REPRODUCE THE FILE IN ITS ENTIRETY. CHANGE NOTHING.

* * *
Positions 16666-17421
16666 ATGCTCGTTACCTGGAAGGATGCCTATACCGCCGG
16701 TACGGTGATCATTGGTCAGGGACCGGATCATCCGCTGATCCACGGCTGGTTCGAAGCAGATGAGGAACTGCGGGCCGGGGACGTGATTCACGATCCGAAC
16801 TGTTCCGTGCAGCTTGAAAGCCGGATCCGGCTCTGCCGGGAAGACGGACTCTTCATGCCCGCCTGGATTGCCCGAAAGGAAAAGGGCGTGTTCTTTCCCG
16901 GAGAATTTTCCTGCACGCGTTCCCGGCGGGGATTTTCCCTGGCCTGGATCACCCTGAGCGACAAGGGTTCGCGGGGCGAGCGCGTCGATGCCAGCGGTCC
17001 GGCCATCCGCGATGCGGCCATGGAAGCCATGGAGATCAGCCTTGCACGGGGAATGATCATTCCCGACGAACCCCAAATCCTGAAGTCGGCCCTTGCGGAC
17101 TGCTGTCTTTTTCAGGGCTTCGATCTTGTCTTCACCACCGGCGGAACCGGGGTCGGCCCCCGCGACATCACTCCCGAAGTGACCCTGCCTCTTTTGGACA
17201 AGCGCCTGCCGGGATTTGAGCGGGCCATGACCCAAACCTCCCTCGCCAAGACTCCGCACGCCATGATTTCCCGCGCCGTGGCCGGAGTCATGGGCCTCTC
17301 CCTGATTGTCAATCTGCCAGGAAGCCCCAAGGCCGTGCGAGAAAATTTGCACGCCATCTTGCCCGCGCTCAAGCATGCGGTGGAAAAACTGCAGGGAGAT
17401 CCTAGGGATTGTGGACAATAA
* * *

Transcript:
Positions 16666-17421
16666 ATGCTCGTTACCTGGAAGGATGCCTATACCGCCGG
16701 TACGGTGATCATTGGTCAGGGACCGGATCATCCGCTGATCCACGGCTGGTTCGAAGCAGATGAGGAACTGCGGGCCGGGGACGTGATTCACGATCCGAAC
16801 TGTTCCGTGCAGCTTGAAAGCCGGATCCGGCTCTGCCGGGAAGACGGACTCTTCATGCCCGCCTGGATTGCCCGAAAGGAAAAGGGCGTGTTCTTTCCCG
16901 GAGAATTTTCCTGCACGCGTTCCCGGCGGGGATTTTCCCTGGCCTGGATCACCCTGAGCGACAAGGGTTCGCGGGGCGAGCGCGTCGATGCCAGCGGTCC
17001 GGCCATCCGCGATGCGGCCATGGAAGCCATGGAGATCAGCCTTGCACGGGGAATGATCATTCCCGACGAACCCCAAATCCTGAAGTCGGCCCTTGCGGAC
17101 TGCTGTCTTTTTCAGGGCTTCGATCTTGTCTTCACCACCGGCGGAACCGGGGTCGGCCCCCGCGACATCACTCCCGAAGTGACCCTGCCTCTTTTGGACA
17201 AGCGCCTGCCGGGATTTGAGCGGGCCATGACCCAAACCTCCCTCGCCAAGACTCCGCACGCCATGATTTCCCGCGCCGTGGCCGGAGTCATGGGCCTCTC
17301 CCTGATTGTCAATCTGCCAGGAAGCCCCAAGGCCGTGCGAGAAAATTTGCACGCCATCTTGCCCGCGCTCAAGCATGCGGTGGAAAAACTGCAGGGAGAT
17401 CCTAGGGATTGTGGACAATAA